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India aspires to champion the ‘Global South’ amidst the strife between the US and China in the Pacific region. The Hon’ble Prime Minister of India, Shri Narendra Modi, said during his visit to the Pacific region, that India has emerged as a reliable partner for the nations in this region. These relations between India and the Pacific nations emerge from historical connections. India’s undivided attention in the region provides an alternative to the Pacific countries, otherwise sandwiched between the US and China.
While India turns up as a partner to the United States in countering China, it is eagerly pursuing its aim to be the leader of the ‘Global South’. The historical links with Pacific nations and India’s fastest-growing economy elevate India to a level playing field compared to other influential countries.
Throughout the summit with Pacific leaders in Port Moresby on 22 May 2023, Narendra Modi reiterated his assurance to the member countries of the India-Pacific Islands Cooperation Association that India would be a reliable partner, in the context of a fast-evolving geopolitical scenario and the disruptions in the Global Supply Chain due to COVID-19 and climate change. Fourteen countries of the Pacific region participated in this summit: Cook Islands, Fiji, Kiribati, Marshall Islands, Micronesia, Niue, Nauru, Palau, Papua New Guinea (PNG), Samoa, Solomon Islands, Tonga, Tuvalu and Vanuatu.
Though climate change, natural disasters, poverty, and various health-related issues are the main challenges in many of those islands, new problems are cropping up. There are new hurdles in the supply chains of food, fuel, fertilisers and pharmaceuticals, causing problems in daily life. Surprisingly, those we considered trustworthy and reliable turned their backs and refused to help in times of crisis. During the current trying period, India stood with these friendly countries.
The India-UNO Joint Development Partnership Fund was formed in 2017. It is designed to fund need-based and demand-related sustainable development projects in developing nations and LDCs, including small island states. PICs have been beneficiaries of this fund. Under the Act East Policy, India inaugurated the Forum for India-Pacific Islands Cooperation in 2014 to strengthen links with these nations via developmental aid, as part of South-South Cooperation.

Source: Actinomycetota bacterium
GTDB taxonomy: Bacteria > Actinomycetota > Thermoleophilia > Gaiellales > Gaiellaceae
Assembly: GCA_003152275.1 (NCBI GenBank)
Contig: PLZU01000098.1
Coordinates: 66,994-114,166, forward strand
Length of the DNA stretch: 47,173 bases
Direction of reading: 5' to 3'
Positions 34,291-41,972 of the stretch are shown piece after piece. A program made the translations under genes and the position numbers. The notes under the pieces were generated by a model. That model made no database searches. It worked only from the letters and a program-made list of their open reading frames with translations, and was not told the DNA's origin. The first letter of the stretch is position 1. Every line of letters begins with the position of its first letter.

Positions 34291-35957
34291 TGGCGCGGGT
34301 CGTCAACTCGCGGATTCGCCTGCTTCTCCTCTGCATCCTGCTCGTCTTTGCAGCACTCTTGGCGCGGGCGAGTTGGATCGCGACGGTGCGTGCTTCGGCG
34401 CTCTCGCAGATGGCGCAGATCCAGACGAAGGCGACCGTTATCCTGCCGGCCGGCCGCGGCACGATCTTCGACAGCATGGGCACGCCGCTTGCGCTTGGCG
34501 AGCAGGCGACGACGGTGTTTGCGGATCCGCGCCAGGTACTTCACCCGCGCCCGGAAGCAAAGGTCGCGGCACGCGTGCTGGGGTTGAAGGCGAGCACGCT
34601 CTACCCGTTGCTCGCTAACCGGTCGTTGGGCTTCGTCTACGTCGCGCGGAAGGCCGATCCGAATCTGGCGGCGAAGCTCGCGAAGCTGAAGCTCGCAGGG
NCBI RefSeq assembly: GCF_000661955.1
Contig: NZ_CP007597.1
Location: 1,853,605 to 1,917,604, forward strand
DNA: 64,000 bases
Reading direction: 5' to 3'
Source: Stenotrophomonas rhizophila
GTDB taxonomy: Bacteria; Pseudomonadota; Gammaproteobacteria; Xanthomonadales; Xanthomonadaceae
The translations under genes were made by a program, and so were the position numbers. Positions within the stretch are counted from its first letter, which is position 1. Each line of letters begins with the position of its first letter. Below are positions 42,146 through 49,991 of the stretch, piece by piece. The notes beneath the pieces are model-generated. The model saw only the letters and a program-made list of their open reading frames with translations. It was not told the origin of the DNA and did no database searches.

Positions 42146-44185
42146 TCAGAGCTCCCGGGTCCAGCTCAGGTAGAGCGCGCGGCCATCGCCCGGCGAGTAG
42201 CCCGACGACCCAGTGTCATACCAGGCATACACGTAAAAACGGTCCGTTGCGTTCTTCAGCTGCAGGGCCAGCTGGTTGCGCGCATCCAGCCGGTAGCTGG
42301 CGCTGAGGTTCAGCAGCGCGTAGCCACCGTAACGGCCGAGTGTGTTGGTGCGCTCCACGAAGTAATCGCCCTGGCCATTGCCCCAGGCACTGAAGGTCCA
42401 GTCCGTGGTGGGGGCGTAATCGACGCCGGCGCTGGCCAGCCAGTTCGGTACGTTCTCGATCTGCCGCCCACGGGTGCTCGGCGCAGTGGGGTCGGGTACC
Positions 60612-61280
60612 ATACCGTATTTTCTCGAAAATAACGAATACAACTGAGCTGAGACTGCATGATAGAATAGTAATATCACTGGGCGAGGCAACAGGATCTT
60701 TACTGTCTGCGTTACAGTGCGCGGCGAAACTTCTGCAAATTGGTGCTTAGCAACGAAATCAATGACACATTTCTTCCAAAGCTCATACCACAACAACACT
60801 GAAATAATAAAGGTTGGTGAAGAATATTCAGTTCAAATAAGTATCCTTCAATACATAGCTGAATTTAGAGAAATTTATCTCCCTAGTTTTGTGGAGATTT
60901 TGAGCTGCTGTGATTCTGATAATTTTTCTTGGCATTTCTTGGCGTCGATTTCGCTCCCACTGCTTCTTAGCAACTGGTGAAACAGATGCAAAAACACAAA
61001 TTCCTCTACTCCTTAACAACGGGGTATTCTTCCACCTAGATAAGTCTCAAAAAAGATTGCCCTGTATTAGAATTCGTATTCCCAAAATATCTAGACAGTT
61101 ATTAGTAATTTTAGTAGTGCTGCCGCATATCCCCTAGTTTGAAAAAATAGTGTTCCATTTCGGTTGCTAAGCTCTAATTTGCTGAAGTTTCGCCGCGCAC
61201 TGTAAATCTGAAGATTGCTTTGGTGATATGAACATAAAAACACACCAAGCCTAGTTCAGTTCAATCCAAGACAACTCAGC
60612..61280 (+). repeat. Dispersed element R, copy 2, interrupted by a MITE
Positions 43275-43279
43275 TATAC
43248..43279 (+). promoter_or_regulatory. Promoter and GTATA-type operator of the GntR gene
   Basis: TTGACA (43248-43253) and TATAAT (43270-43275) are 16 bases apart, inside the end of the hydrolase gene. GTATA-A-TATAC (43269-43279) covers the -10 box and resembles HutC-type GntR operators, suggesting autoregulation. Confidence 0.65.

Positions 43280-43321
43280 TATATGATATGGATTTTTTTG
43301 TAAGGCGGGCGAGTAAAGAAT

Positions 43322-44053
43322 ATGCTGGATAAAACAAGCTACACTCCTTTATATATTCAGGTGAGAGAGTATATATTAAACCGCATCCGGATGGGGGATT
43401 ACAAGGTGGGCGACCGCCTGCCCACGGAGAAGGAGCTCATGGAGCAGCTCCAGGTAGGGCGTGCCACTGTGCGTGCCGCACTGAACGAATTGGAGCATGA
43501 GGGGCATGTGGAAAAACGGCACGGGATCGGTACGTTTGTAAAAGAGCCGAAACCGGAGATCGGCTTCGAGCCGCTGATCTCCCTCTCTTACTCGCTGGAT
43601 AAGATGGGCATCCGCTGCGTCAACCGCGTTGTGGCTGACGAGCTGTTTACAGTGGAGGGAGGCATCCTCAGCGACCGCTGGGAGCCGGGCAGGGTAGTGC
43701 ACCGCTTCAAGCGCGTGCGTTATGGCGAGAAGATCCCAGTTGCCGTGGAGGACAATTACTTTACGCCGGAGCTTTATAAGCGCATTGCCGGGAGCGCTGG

The major feature of this year’s FIPIC Summit was the commitment of leaders from all 14 nations. This was a unique event, keeping in view the connectivity and other difficulties faced by these nations. The coming together of these countries underscored the importance and potential of strengthening ties with India.
The FIPIC Summit provided a signal opportunity for collaboration and dialogue between India and the Pacific Islands nations. It aimed to enhance mutual interactions, understanding and development in various sectors. Through discussions on trade, investment, climate change and sustainable development, the leaders worked towards building stronger partnerships for a brighter future.
During this summit, the Indian Prime Minister inaugurated an all-inclusive ‘Twelve Points’ drive to advance India’s partnerships with the Pacific island nations. These projects include solar connections for Government buildings, desalination units for drinking water, sea ambulances, dialysis units, 24×7 emergency helplines, Jan Aushadi Kendras, and Yoga centers. These projects are designed under the Small and Medium Enterprises scheme. Major development partnership projects include infrastructure development, predominantly stressing education, health, culture, etc. Community development projects include revamping libraries and school buildings, refurbishing colleges, extending IT infrastructure facilities to educational institutions, and setting up digital libraries.